For a while I thought I would leave one of the baggage compartment doors open on the model, and to support the thin cross-section, I laser cut these at the same time as the window sashes. As long as I was laser cutting, I also cut all the glazing as well.
The roof was dressed with a number of scratchbuilt detail parts such as the baker heater expansion tanks and stacks, the lamp jacks and the toilet vents. I created these separately rather than integrally with the model either to facilitate colour separations or so that they wouldn’t get in the way of finishing the roof.
The only details left off the body in the computer model were the handrails. The flattened ends of these were included, but the handrails themselves were too fine to print, and so, they were built up in brass.

Underframe and Platforms

The core of the underframe is a 1/8” thick piece of steel, cut to fit precisely into the body. This provides almost the correct amount of weight as well as super-strength to what could be a troublesome floppy piece of modeling if done in wood or styrene.
The steel underframe is covered with a wooden sound-deadening ceiling that I built board-by-board. The needle beams and body bolsters were incorporated into the ceiling as, being frame members, the ceiling would have been built around them.
The platforms, steps and end beams were stereolithographed together with the interior, ensuring that they are straight. They are somewhat vulnerable out there, however, and so, my next car will incorporate more of the steel in the platforms.
Various details, such as the brakes, levers, train line and so on were glued straight to the sound deadening ceiling or between the frame members under the platforms. These details are all made from commercial parts or fabricated from plastic, brass or steel, as appropriate.

Interior

The interiors for the two passenger sections were also stereolithographed, complete with seats, toilets, sinks, baker heaters and partitions. Even the door handles on the interior doors were printed. The figures are from Preiser.

Finish

I airbrushed the body, roof and interior. Because the colour reference – a reporter’s impression of the colour – is so imprecise, I used Polly Scale Pacemaker Red straight from the bottle after comparing all my reds with my Turkish rouge sample.
The lettering was drawn in Corel Draw, working from some distant shots of CA coaches along with a crisper Grand Trunk car that seemed to exhibit similar lettering. From this lettering, I produced dry transfers, and installed on the letterboards and on the sides.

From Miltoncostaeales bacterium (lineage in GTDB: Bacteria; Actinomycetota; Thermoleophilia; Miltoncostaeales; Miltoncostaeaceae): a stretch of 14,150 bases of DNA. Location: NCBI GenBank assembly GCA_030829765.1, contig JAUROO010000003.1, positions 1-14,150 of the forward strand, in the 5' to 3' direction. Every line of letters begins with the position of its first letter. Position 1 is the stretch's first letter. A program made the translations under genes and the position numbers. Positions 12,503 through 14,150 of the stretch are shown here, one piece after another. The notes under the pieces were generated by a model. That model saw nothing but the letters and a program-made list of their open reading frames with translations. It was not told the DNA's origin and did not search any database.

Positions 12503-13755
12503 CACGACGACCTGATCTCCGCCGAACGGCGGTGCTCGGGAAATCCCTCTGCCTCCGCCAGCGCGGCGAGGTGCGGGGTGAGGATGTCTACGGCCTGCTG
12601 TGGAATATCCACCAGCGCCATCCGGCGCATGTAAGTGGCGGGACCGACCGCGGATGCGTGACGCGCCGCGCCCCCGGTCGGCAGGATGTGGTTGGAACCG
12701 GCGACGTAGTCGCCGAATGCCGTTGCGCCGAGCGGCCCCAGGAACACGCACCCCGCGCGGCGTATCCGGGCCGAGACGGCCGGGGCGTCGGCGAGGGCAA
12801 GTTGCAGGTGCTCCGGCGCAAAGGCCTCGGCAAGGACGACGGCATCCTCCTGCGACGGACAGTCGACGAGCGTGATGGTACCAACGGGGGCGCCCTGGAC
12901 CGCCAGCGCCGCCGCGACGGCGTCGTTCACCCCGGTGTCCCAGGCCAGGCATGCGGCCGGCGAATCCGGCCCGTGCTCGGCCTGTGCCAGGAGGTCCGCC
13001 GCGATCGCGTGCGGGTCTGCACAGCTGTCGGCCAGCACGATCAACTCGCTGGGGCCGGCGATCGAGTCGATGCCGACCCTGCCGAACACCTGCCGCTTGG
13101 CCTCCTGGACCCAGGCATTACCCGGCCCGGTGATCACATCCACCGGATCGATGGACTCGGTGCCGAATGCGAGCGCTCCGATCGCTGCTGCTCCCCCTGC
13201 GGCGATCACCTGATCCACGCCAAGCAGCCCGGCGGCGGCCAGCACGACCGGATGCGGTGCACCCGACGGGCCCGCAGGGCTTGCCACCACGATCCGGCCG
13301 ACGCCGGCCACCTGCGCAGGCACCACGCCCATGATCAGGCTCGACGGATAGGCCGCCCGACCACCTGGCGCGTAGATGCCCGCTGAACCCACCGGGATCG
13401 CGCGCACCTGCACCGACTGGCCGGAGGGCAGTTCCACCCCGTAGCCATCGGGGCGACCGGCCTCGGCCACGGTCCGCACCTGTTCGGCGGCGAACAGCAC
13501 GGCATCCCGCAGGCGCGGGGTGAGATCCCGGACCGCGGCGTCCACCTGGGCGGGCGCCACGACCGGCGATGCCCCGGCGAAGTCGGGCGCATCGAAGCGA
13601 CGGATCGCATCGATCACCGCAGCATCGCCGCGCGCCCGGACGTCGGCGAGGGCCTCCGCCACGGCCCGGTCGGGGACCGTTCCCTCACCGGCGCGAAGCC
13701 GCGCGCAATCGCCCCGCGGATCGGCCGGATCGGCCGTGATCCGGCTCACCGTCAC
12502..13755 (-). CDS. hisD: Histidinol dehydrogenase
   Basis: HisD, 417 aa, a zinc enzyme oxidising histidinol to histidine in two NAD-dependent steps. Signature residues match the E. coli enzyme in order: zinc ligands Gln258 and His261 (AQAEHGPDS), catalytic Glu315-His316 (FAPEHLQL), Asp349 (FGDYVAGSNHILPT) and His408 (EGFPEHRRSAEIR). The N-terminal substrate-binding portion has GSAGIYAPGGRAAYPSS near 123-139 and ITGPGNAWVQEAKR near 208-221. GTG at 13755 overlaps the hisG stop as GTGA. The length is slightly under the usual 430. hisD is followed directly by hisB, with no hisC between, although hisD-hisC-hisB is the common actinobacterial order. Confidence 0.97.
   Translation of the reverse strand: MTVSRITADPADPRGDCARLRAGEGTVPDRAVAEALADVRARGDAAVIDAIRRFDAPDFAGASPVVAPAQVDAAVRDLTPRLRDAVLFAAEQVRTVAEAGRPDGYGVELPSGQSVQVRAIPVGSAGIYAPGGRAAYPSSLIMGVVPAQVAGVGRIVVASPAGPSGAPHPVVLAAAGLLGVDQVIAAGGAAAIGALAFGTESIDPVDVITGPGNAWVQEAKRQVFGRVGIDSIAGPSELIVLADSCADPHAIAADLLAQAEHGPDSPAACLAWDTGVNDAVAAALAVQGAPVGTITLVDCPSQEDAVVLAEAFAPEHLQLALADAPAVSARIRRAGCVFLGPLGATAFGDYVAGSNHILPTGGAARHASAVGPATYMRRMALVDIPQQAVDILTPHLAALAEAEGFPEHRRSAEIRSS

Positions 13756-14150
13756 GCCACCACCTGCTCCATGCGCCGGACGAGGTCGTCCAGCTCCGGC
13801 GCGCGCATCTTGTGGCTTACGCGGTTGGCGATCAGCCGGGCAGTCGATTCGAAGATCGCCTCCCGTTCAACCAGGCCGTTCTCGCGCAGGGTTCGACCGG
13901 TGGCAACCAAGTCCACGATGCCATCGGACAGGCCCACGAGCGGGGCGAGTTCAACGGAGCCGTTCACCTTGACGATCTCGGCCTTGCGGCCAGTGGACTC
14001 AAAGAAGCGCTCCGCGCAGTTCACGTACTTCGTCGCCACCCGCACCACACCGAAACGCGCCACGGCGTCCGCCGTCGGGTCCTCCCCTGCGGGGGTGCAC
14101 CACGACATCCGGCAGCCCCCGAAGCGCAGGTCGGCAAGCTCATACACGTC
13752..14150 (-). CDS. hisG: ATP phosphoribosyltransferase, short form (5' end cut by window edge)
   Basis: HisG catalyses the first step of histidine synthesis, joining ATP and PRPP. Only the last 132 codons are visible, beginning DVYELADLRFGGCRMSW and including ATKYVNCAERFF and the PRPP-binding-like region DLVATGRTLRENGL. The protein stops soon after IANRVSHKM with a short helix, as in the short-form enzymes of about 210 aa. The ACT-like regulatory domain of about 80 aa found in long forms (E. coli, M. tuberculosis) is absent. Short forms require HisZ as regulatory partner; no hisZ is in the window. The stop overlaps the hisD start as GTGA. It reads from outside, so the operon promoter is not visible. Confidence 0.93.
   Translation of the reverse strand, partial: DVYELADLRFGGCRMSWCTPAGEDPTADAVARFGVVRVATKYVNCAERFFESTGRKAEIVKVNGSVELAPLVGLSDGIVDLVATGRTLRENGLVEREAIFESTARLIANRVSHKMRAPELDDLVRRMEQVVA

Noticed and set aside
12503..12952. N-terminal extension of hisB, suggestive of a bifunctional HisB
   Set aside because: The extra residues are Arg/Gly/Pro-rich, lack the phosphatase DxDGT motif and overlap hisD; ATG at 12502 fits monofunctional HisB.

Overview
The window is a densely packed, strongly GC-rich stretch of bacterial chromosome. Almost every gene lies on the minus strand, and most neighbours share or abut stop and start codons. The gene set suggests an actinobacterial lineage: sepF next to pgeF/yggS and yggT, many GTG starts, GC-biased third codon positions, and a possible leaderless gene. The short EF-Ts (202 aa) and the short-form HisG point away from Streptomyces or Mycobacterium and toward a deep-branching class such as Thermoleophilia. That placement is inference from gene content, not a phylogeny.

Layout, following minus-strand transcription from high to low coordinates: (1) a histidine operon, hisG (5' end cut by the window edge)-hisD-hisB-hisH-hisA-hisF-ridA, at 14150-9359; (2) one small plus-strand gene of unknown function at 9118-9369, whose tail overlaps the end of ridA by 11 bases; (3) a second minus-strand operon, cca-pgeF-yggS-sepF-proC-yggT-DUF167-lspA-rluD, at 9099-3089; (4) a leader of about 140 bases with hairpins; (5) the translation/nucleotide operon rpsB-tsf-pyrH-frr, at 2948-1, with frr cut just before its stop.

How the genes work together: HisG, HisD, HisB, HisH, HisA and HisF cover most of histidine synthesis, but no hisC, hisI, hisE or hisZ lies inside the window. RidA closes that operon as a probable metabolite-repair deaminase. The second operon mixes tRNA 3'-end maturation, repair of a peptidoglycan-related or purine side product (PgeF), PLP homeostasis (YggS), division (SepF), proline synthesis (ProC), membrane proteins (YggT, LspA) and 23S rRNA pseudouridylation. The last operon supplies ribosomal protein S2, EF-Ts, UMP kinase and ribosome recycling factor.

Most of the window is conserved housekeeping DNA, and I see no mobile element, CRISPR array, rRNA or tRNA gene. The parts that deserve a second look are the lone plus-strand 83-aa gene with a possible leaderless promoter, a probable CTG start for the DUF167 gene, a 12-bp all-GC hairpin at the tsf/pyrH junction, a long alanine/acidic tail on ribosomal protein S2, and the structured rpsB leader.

The lining was a nightmare. At first, I thought I would use a paint pen from Sharpie. While my initial tests on scraps went fine, I couldn’t manage a consistently fine line on the model. I wound up stripping the side and taking a mulligan. The successful technique employs coloured pencil, and is convincingly understated. When you see photos of CA cars in the nineties and early 20th Century, the lining is barely there.
The interior was brush-painted with acrylics, as were the passengers.
The underframe is mostly wood, stained before installation. To obtain clean colour separations, the brakes and other parts were painted before installation.
The underframe along with the roof received the bulk of the weathering. On the underframe, this consists largely of dry-brushing and an overspray with the airbrush. On the roof, I used chalks and weathering powders.

Clerestory Lights Installed

I’m not overly excited about them, except to say that they’re finally done, per the plan.

The windows in the clerestory are framed deeply for some reason, and the openings were screened over. The only screen material I ever saw that was convincing was some that my friend Brian Pate salvaged from an old anti-glare screen for a computer. And, I don’t know how I would have cut so many little rectangles of that stuff. Perhaps I could have etched them, but I doubt I could have got them fine enough to be convincing.

In the end, I printed some clear blocks that are shaped to fit in the holes, and scratched the suggestion of a screen on the fronts of the blocks. It’s not bad, but it’s not good either. Maybe on the next car I do, I’ll come up with a better alternative. Here are the blocks before installation

You’ll also notice that I’ve fixed the lining. The new lining is done with a coloured pencil. It reminds me of the tale of the first space pen that Nasa spent countless dollars developing; the Russians sent their cosmonauts up with pencils. Anyway, the pencil is very easy to control, and makes about as fine a line as I could want. I was even able to reproduce a little filigree in the corners.

Doh!

Well, the lettering turned out quite nicely, but who let me near this model with that awful Sharpie gold paint pen? The practice runs looked good, but when I went to line the model itself, there was no way I could get anything nearly fine enough. The air turned blue as I tried to salvage it, but the more I did the worse it got. It’s definitely a repaint.

End railings etc

Here also are the end details. The railings are made by sandwiching the uprights between the top rail, and squeezing it all together. Then I filled them in with solder and filed to shape to make a railing that was round where it was vertical and flat where it was horizontal. The chains are an etching from Athabasca Scale models. I’ve always felt that the real chains are too heavy for most HO applications. Certainly on end railings, they are too coarse. These neat etchings solve the problem elegantly.

Lettering Arrived

For some reason, it’s always exciting to see the lettering for a model. Now I know I’m in the home stretch, and I can’t wait to see it on.

For all my Canada Altantic models thus far, I’ve asked All-Out Graphics to create custom dry transfers for me. It’s a bit pricey on a per-sheet basis, and so, I always squeeze as many cars as I can out of a single sheet. So, while a single sheet including negative came out to $55 for gold, I fit four passenger cars worth of sets on that sheet, which brings it down to 11 per car, and that’s not that bad considering it’s custom.